Gleneagles Hotel

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Gleneagles Hotel
Gleneagles hotel logo.jpg
Gleneagles Hotel and grounds.jpg
Gleneagles Hotel and grounds
General information
StatusCompleted
TypeHotel
Architectural styleGeorgian
AddressAuchterarder
Perthshire
PH3 1NF
CountryScotland
Coordinates56°17′09″N 3°44′51″W / 56.28583°N 3.74750°W / 56.28583; -3.74750Coordinates: 56°17′09″N 3°44′51″W / 56.28583°N 3.74750°W / 56.28583; -3.74750
Construction started1913 (paused 1914 – 1922)
Completed1924
Opened7 June 1924; 97 years ago (1924-06-07)
OwnerEnnismore
Technical details
Floor count3-storey with attics
Design and construction
ArchitectMatthew Adam
Architecture firmCaledonian Railway Divisional Engineer
DeveloperCaledonian Railway
Other designersCharles W. Swanson (interior designer)
Other information
Number of rooms232
Number of restaurants6 (The Strathearn; Andrew Fairlie; Birnam Brasserie; The Dormy; Glendevon; Garden Cafe)
Number of bars4 (Auchterader 70; The Blue Bar; The Century Bar; The Garden Bar)
Public transit accessNational Rail Gleneagles
Website
gleneagles.com
Listed Building – Category B
Official nameGleneagles Hotel
Designated8 April 1980
Reference no.LB4570
Gleneagles Hotel
9th hole on Kings Course at Gleneagles - geograph.org.uk - 81049.jpg
The 9th hole on Kings Course at Gleneagles
Club information
LocationAuchterarder, Scotland, UK
Established1924
TypePrivate
Owned byEnnismore
Total holes63
Tournaments hostedRyder Cup, Johnnie Walker Championship
Websitewww.gleneagles.com
King's Course
Designed byJames Braid
Par71
Length6,790 yards
Queen's Course
Designed byJames Braid
Par68
Length5,965 yards
PGA Centenary Course
Designed byJack Nicklaus
Par73
Length7,320 yards
Wee Course (9 holes)
Designed byGeorge Alexander
Par27
Length1481 yards

Gleneagles Hotel is a hotel near Auchterarder, Scotland.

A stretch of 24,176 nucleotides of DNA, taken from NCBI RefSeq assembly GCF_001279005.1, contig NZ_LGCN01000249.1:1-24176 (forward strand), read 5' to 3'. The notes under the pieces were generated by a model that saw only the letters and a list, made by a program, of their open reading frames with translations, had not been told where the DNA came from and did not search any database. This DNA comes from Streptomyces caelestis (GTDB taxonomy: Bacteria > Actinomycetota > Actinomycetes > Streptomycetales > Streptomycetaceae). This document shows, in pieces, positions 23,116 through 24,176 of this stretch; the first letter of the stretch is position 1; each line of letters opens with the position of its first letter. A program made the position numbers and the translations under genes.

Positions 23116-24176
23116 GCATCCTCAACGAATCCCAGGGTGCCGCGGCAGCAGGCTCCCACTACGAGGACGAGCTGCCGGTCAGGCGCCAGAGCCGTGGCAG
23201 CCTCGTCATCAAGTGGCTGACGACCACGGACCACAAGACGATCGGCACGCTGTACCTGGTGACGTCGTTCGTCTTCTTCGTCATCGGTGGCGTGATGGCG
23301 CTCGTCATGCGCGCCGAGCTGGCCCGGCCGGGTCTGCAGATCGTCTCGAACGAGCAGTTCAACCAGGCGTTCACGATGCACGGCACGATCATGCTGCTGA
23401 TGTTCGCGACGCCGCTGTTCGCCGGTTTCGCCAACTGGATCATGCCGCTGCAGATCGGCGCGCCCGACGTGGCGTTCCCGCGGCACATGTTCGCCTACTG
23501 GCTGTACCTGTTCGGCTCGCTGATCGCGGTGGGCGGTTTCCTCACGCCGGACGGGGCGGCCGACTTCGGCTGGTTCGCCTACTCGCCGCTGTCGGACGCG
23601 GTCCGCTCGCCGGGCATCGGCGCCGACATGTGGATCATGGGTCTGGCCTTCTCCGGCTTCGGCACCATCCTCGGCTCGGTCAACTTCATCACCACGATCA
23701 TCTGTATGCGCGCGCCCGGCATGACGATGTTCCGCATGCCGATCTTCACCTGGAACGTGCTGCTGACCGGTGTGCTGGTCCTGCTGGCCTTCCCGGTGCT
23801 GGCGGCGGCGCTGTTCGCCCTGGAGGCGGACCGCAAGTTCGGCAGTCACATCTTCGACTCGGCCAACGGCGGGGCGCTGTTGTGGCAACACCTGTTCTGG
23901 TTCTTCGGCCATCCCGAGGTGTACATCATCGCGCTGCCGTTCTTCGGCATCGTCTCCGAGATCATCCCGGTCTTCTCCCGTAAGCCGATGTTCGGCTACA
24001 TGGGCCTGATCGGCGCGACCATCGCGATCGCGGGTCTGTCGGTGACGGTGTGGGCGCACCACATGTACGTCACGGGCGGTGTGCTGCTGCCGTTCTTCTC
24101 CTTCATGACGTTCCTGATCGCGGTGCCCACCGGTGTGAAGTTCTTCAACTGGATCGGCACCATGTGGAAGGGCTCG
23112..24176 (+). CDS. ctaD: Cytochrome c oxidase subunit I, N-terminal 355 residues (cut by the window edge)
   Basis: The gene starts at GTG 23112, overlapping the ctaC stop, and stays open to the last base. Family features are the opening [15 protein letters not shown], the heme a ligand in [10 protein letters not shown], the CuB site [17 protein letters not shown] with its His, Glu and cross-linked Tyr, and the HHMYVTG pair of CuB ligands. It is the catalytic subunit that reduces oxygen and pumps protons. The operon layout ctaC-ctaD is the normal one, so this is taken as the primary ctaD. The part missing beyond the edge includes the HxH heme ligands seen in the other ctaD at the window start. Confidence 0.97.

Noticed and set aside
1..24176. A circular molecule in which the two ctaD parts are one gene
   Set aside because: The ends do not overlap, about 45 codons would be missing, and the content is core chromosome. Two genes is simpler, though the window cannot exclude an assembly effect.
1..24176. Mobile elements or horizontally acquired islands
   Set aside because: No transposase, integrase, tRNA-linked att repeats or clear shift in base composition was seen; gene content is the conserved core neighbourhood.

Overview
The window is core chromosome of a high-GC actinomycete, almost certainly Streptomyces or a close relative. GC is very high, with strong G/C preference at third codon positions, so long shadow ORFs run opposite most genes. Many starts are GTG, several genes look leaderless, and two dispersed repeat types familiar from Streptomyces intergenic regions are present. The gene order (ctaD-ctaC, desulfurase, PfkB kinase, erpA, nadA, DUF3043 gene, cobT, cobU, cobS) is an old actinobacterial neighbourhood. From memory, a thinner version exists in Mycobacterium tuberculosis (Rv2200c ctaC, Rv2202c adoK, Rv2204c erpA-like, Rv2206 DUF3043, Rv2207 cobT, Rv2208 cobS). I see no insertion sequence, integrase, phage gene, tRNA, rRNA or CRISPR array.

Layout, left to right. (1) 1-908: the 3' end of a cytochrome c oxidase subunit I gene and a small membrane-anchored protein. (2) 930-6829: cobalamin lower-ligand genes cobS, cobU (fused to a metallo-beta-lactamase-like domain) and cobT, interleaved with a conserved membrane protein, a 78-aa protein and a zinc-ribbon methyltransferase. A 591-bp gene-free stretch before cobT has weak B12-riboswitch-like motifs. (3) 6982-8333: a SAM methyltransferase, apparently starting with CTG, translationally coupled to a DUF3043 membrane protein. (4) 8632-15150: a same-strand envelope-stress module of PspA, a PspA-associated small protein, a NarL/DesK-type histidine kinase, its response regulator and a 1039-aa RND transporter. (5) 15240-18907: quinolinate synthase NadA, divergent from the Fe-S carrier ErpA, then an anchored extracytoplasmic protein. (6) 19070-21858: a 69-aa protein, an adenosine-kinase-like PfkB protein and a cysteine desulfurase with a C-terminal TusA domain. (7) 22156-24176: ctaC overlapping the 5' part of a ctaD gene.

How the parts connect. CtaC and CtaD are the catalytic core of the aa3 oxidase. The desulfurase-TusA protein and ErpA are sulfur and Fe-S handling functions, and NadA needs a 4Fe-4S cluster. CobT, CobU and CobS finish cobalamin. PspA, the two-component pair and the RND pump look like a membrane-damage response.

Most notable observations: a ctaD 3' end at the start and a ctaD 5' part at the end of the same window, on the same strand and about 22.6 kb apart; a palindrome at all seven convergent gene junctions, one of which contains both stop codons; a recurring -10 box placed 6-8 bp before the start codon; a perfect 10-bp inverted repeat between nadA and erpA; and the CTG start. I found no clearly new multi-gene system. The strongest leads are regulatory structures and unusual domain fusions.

History[edit]

Construction of the hotel was commenced by the Caledonian Railway (CR), which also built the nearby Gleneagles railway station. However, by the time it opened in 1924, the CR had been absorbed by the London, Midland & Scottish Railway (LMS). It was equipped with its own dedicated railway branch line.[1] An up-and-coming dance band leader named Henry Hall was involved in buying their pianos, and organising the dance band entertainment. He decided that radio broadcasts would be an ideal way to advertise the new hotel, so was given permission to move his Trafford Band from Manchester's Midland Hotel to the Gleneagles and form a new band in Manchester. The hotel's opening night was celebrated with Scotland's first ever outside broadcast on 7 June 1924.[2]

After the season ended, the band moved to the Adelphi Hotel in Liverpool. Summer 1925 saw the band return to Gleneagles, although their commercial recordings were made in Manchester, and the winter seasons were in Liverpool.[3]

During World War II, as with many large country hotels, it was converted into Gleneagles Hospital[4] under the charge of Dr Thomas Ferguson as Medical Superintendent.[5] In 1948 ownership of the hotel passed from LMS to the British Transport Commission and in 1963 to British Transport Hotels.[6]

In 1980 the hotel was designated as a Category B listed building.[7] In 1981, British Transport Hotels sold Gleneagles to a newly established private sector operator, Gleneagles Hotels plc.[8] In 1984 it was acquired by Arthur Bell & Sons,[9] which came into the ownership of Guinness in 1985 and Diageo in 1997.[10]

Between 1982 and 1986, £11 million was spent on renovation and since 1982 the hotel has been open all year round. In 1986, and every year since, the hotel has been awarded five red stars by the AA. The hotel remained owned by Diageo, until it was sold to a private investment company Ennismore in 2015.[11]

The hotel was redeveloped in preparation for hosting the 40th Ryder Cup in 2014 played on the PGA Centenary Course.[12]

Facilities[edit]